King Aethelred II of England

Aethelred II, to put it mildly, gets a bad press, the writer’s of the Anglo-Saxon Chronicle have nothing good to say about him, blaming him for the ills that befall the country at the hands of the Scandinavian raiders, and there is an inevitability about the events that unfold from 1009 onwards that culminate in Swein of Denmark claiming the English throne, and following his untimely death, the actions of his younger son, Cnut, to achieve the same honour a few years later.
And, don’t get me wrong, the list of places attacked by the Vikings is long, their demands for payment appear huge and their willingness to kill even those who should have been protected, for instance the Archbishop of Canterbury, callously presented.
Yet, his by-name, Unready is a misinterpretation and also a play on words, his name meaning wise-counsel, and Unraed meaning no-counsel and being changed to ‘the Unready’ a word nothing like no-counsel.
So if we accept that his by-name should be no-counsel and not ‘the unready’ does that make it any more appropriate?
Most assuredly not. Aethelred had his fair share of ealdormen (later the title was changed to earls from jarls under the Scandinavian kings) and the detailed work done by historians has attempted to uncover who they were and what they did. The Anglo Saxon Chronicle appears to have hidden much from today’s reader, so intent in its desire to paint Aethelred in as unflattering colours as possible, and mentions only some of the Ealdormen. My particular favourite, Ealdorman Leofwine of the Hwicce is not mentioned once and yet charter evidence shows that he held his post for many years from 994-c1023, quite a long time to be ignored by the main source for the period.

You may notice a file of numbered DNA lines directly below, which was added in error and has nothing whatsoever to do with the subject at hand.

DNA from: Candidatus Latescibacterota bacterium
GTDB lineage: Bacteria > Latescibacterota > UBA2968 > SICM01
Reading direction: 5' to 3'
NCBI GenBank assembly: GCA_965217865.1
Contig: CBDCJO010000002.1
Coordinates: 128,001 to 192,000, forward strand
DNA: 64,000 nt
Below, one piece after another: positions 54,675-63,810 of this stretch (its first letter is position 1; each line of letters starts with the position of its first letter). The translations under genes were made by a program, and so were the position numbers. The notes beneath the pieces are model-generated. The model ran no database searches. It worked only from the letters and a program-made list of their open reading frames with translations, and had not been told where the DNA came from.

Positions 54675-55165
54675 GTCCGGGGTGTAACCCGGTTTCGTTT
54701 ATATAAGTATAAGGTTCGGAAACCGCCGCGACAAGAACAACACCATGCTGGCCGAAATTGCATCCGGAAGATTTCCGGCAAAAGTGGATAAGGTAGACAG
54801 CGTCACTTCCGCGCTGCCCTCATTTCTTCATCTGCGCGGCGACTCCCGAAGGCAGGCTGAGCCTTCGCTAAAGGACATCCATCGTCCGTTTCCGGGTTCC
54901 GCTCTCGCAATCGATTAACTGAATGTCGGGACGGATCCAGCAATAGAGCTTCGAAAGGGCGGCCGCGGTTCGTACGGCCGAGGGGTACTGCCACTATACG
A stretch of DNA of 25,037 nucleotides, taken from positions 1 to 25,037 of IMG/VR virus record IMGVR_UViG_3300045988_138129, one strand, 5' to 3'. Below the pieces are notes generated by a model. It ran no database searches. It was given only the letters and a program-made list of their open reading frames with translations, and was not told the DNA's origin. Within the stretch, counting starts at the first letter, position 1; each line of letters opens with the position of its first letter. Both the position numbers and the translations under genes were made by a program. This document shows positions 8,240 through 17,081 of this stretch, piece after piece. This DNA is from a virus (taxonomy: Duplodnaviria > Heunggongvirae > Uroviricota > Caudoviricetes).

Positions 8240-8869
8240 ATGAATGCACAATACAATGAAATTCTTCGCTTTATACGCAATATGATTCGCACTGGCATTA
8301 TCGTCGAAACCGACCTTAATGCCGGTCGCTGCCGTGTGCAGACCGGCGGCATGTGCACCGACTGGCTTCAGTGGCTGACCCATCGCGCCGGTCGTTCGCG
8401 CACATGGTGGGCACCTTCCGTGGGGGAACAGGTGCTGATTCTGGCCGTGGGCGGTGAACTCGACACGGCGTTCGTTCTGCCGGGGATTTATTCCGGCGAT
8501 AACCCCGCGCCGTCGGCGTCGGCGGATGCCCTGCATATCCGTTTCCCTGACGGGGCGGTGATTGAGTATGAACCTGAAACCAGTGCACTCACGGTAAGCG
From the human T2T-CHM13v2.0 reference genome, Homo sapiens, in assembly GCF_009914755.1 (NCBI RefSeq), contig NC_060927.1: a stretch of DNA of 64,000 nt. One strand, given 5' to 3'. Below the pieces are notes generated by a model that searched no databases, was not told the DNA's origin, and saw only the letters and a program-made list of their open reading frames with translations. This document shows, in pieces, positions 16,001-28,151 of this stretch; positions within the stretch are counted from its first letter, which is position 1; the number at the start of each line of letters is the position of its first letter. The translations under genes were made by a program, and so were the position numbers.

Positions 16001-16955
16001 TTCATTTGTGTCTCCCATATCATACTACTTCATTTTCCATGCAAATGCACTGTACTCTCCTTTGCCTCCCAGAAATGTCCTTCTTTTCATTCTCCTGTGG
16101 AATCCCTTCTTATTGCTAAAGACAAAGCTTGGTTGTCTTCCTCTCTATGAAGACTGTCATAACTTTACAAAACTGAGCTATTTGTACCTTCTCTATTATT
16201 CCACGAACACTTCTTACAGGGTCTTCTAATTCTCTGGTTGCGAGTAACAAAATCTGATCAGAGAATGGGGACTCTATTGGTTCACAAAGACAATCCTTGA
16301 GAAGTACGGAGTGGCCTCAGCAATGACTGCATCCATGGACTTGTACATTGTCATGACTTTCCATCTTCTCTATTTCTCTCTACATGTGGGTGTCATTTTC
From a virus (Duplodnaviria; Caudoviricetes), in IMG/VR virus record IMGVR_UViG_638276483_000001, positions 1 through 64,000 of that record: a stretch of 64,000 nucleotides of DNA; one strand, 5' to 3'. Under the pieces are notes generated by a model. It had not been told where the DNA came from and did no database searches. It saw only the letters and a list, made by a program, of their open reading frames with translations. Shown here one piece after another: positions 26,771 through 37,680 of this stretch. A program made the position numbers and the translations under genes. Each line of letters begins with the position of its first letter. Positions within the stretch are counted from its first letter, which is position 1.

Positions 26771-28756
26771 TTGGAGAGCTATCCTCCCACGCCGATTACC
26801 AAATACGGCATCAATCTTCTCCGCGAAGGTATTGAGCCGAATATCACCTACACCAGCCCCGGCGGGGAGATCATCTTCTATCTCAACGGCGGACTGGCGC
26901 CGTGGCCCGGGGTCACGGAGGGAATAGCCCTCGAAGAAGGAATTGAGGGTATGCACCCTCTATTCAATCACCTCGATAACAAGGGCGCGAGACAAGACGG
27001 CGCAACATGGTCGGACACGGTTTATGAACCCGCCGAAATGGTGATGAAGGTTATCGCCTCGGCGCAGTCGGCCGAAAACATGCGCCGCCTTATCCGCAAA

Other details show just how powerful the King was; he recalled his coinage about every seven years and reissued it with new images, he collected the gelds used to pay the raiders, he built and provisioned a vast ship army and he had laws proclaimed in his name. And all of this he must have done with the consent of the Witan, for England although ruled by a King was also ruled through the consensus of the greatest men in the land. England, not long united, was just too big for one man to rule alone, and it was broken down almost into its constituent pre-united kingdoms, Mercia, Northumbria, the East Angles, Kent, Wessex and the Western provinces, sometimes each area having an ealdorman and at other times, ruled by the King’s High Reeve. He was surely King over a well organised and rich country, and no matter what the Anglo-Saxon Chronicle implies, the men of the land were prepared to fight for their King, and they didn’t attempt to dislodge him from his kingship although by about 1000 onwards he had a host of sons old enough and probably strong enough, to govern in his stead.
I think even his usual by-name of Unraed is unwarranted, and certainly his unreadiness is unwarranted. History plays tricks on how our past King’s are viewed, and more often than not, they’re too harsh, too conciliatory, or in the case of many, they’re totally forgotten about. Perhaps being a King was not all it was cracked up to be!

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